The Presbyterian and Baptist traditions are influential Protestant denominations that have left their mark in Europe, America, and around the world. The traditions agree on many important matters of faith and practice, but they have important differences, too.
Presbyterians and Baptists agree on doctrines like the Trinity, the inspiration of Scripture, and the resurrection of Jesus Christ. They disagree about baptism, the nature of the bread and cup at the Lord’s Supper, and church government. Presbyterians are Calvinists. Some Baptists are Calvinist, some aren’t.
Why do Presbyterians and Baptists believe the way they do? What are the largest Presbyterian and Baptist denominations? The comparison charts below offer readers valuable information for the purpose of understanding these important Christian denominations better. Keep reading to learn more.
Presbyterian and Baptist Comparison: Overview
Unless otherwise noted, the chart below reflects the historic convictions of the Presbyterian and Baptist traditions. In the second half of the 20th century, some denominations and churches in each tradition began questioning and abandoning the historic teachings of their movement. As a result, some “Presbyterian” and “Baptist” churches no longer believe or teach the doctrines and practices that have defined their respective traditions for centuries.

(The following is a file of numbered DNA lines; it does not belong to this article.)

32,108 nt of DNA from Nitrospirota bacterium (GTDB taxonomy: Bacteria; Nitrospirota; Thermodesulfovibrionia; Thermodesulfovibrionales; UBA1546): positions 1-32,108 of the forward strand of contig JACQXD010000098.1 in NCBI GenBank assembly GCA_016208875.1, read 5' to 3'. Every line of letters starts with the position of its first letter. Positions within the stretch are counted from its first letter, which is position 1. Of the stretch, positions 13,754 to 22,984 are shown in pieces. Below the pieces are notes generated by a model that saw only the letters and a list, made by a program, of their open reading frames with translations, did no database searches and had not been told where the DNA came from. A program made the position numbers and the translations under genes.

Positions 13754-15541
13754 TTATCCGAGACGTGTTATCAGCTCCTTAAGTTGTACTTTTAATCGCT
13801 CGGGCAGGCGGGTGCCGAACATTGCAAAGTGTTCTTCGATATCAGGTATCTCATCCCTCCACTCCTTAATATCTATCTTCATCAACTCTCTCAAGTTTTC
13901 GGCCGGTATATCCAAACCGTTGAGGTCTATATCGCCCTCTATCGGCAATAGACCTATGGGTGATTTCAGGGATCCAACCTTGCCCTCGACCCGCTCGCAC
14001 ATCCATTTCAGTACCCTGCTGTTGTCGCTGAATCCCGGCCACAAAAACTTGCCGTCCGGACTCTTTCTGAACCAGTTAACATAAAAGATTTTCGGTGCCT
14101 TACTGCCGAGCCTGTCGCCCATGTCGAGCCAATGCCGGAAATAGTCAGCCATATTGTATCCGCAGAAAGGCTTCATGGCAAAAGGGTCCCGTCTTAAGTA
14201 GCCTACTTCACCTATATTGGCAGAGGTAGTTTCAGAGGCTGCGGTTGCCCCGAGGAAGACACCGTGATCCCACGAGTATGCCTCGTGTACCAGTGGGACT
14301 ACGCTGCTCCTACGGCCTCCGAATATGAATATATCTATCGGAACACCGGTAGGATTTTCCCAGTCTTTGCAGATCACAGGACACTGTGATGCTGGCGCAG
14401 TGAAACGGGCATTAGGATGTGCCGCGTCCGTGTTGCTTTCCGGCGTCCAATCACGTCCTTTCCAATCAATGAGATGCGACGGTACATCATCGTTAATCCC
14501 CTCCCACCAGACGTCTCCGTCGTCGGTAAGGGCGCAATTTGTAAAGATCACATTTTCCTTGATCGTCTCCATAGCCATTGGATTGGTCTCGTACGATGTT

|Name||The term “Presbyterian” is derived from the Greek word presbyteros, meaning “elder.” In New Testament context, the word refers to a form of church government that is elder led.||The word “Baptist” comes from the practice of “believer’s baptism,” i.e. only professing Christians are baptized, not infants.|
|Origin||John Calvin (1509-1564), 16th century France||The Baptist tradition in America has roots in English Puritanism and the Anabaptist tradition in Europe.|
|Early influencer(s)||John Knox (1514-1572), 16th century Scotland||John Smyth (1554-1612) in England, Roger Williams in America (1603-1683)|
|Significant writing outside the Bible||The Westminster Confession of Faith (1647)||The London Confession of Faith (1689), the New Hampshire State Baptist Convention (1832)|
|What are the largest denominations in the tradition today?||The Presbyterian Church USA (PCUSA); the Presbyterian Church of America (PCA)*|
see charts below
|Southern Baptist Convention (SBC); National Baptist Convention, USA, Inc. (NBCUSA)*|
see charts below
|Primary doctrine||The Trinity, the fallenness of humanity, the death of Christ as an atonement for sin, the physical resurrection of Christ, salvation is by grace through faith, the inspiration and authority of Scripture, the Second Coming||same|
|Theology||Presbyterian churches are Reformed; historically, the teachings of John Calvin shape the tradition’s doctrine; Covenant Theology undergirds their faith and practice||The Baptist tradition is one of the most doctrinally diverse denominations in Protestantism (e.g. Baptists may be Calvinist or Arminian); Baptists generally agree on Believer’s Baptism, the autonomy of the local church, and the separation of church and state|